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Meet the Composer - Johann Sebastian Bach

Back to Just for Kids page TARDIS materializingThe TARDIS has materialized with Anke and Ernst, Dr. Bill and K-9. It is early in December, 1740, and they have just knocked on the office door of the great Johann Sebastian Bach, at St. Thomas Church in Leipzig, Germany. Bach is in for a surprise when he hears K-9 speak!.

(Message from Gallifrey: If you're using Internet Explorer or Firefox to read this, you're hearing the Bach 2-part Inventions, No. 1 now, played by Dr. Bill. If not, you can listen to it by clicking on the title.)

"You called, master?"

jsbach.jpg (58200 bytes)
Johann Sebastian Bach
born March 21, 1685, died July 28, 1750
(painting from 1746)

Bach: Come in, come in!

Anke: Mr. Bach, we are two students from Vienna; may we visit for a few moments and ask you some questions?

Bach: Why, certainly. But I must ask you to sit down and keep still for just a little while, please, until I can finish this fugue. [three-minute pause] Now then, what can I do for you, young ones?

Ernst: Gosh, did you write that whole page of fugue in just a couple of minutes?

Bach: Well, I've been writing fugues for a long time now; it gets much quicker after many years at it. What did you wish to ask me?

Anke: But, Sir, you weren't even at the harpsichord! How can you tell what it's going to sound like?

Bach: Oh, I can hear it quite clearly in my head. And you will be able to do that, too, when you've listened and studied long enough; it's one of the best ways to practice!

Ernst: I've been practicing a Minuet of yours--the one in G Major.

Bach: I'm not sure which one you mean. Play it for me!

(Poor Ernst, in fear and trembling, manages to play two measures of the Minuet in G Major on the harpsichord.)

Bach: Oh, that! Yes, that's a nice little piece, but I didn't really write it.

Ernst: You didn't?

Bach: No, that came from a notebook of various short pieces I collected for my wife, Anna Magdalena, to study. I wrote some of the chorales and things in there, but most of those minuets and marches and musettes came from somewhere else; we don't even know who wrote them.

Anke: But you did write the Two-Part Inventions?

Bach: Yes, they were for my son, Carl Phillip Emmanuel--or was it Johann Christian? [pause] Actually, I think it was for Wilhelm Friedmann--yes, I'm sure of it. I've had twenty children to keep track of, you know!

Ernst: And you taught them all to play the harpsichord?

Bach: Not only harpsichord, but clavichord and organ, plus theory and composition as well!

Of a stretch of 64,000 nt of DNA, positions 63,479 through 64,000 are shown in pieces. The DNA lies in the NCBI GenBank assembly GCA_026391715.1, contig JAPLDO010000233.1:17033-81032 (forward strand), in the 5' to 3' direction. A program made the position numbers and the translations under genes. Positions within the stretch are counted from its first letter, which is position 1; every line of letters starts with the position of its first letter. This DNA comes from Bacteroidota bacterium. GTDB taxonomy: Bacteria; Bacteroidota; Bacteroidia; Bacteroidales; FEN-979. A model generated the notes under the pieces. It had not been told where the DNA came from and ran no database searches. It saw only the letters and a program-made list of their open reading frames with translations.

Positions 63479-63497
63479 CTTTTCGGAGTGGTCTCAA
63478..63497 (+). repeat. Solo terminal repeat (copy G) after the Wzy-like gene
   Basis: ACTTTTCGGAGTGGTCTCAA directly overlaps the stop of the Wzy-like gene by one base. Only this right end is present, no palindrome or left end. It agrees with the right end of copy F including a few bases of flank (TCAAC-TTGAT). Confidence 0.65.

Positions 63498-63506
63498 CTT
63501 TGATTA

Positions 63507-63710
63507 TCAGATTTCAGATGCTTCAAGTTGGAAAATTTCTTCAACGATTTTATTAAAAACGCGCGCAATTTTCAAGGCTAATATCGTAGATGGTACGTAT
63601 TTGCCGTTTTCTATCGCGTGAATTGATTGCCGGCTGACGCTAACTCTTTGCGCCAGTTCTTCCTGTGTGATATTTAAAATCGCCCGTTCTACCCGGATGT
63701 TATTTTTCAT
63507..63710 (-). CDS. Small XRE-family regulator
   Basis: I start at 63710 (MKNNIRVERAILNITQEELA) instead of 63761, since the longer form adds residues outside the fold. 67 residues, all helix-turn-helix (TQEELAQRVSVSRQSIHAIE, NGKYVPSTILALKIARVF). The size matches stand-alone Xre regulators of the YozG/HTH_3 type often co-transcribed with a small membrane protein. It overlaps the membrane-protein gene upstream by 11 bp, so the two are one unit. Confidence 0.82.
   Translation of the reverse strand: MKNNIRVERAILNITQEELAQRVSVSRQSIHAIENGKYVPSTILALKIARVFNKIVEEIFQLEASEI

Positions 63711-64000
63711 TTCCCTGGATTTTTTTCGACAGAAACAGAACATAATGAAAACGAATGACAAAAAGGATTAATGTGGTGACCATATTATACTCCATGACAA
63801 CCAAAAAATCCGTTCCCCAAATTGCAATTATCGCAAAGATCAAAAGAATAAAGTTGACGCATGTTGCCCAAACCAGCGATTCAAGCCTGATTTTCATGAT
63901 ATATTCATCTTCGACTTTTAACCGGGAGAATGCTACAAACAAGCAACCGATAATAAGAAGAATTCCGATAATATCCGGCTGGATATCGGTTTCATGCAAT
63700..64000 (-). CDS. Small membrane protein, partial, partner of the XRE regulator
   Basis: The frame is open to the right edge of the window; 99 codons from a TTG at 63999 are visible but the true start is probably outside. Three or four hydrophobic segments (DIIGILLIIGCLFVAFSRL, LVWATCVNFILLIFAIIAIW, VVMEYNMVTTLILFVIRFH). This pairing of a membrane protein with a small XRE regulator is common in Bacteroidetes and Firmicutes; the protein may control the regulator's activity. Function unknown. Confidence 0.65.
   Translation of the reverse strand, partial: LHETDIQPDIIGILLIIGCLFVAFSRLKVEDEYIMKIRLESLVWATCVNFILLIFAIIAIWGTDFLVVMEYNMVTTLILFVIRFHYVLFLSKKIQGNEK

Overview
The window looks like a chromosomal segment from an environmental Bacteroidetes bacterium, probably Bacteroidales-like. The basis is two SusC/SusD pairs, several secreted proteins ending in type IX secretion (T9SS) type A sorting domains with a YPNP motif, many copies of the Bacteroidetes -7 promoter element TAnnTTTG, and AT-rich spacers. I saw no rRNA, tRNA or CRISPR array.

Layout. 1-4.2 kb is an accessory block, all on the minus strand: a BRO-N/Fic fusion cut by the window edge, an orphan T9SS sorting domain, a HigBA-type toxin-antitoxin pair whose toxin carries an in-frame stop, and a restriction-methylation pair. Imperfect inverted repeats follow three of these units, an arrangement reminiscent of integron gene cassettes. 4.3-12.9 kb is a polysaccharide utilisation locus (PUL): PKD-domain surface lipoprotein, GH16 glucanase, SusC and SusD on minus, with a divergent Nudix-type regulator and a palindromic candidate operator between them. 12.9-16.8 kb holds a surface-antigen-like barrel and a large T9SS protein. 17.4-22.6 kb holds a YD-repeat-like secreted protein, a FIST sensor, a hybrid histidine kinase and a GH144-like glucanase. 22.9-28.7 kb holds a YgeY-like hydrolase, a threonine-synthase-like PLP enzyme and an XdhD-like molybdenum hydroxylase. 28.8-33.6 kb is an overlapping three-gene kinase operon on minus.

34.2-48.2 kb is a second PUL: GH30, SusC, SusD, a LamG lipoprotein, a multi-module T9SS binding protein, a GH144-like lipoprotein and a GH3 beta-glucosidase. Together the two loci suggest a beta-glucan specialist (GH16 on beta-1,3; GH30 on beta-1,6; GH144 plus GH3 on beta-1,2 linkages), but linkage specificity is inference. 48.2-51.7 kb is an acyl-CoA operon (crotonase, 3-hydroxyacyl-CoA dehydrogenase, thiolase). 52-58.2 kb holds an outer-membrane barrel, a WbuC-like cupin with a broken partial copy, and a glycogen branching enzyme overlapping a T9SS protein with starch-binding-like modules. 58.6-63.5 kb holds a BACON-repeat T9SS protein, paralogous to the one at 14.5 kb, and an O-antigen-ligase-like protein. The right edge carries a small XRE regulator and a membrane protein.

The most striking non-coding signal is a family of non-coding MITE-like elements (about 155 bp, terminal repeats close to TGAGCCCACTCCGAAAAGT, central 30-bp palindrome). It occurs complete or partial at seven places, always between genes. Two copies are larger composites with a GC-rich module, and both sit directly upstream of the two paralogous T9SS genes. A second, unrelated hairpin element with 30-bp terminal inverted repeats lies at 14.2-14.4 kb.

Anke: You must stay terribly busy, Master.

Bach: Oh, yes, this church is a busy place. I write a brand new cantata every single week for the Sunday worship service.

Ernst: Was the fugue you just finished part of next Sunday's cantata?

Bach: No, that was an organ solo which I wrote to play for a postlude. But you can write fugues to be sung, as well..

Anke: I don't know what a postlude or a cantata is--I mean are.

Bach: [laughs] A postlude is a solo played after the service is over--the opposite of a prelude, which is played before.

Ernst: Oh, I've played preludes! But what's a cantata?

Bach: A cantata is a work for choir, and it's usually in several movements; it's composed to words which are especially chosen to suit the theme of a particular Sunday or season, like Christmas or Easter.

Anke: You must be writing a lot of Christmas music right now.

Bach: Actually, Christmas will be a little easier for me this time: I wrote a large work for chorus and orchestra about six years ago called "Christmas Oratorio", and I've been asked to perform it again this year.

Anke: I'm afraid I don't know what an oratorio is, either.

Bach: Think of this one as a choir piece about the size of six cantatas. But you two still haven't said what it was you wanted to ask me!

Ernst: Mr. Bach, I think you've already answered just about every question we could ever think of; so I think we'll be going now; and thank you very much--we learned a lot!

Anke: And we wish you a Merry Christmas, Sir!

Bach: And a very Merry Christmas to you, too, my young friends. Come again!



I made this on: 11/30/98
Newest stuff added: 01/30/15
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Reprinting from the Piano Education Page The Piano Education Page, Op. 10, No. 1,
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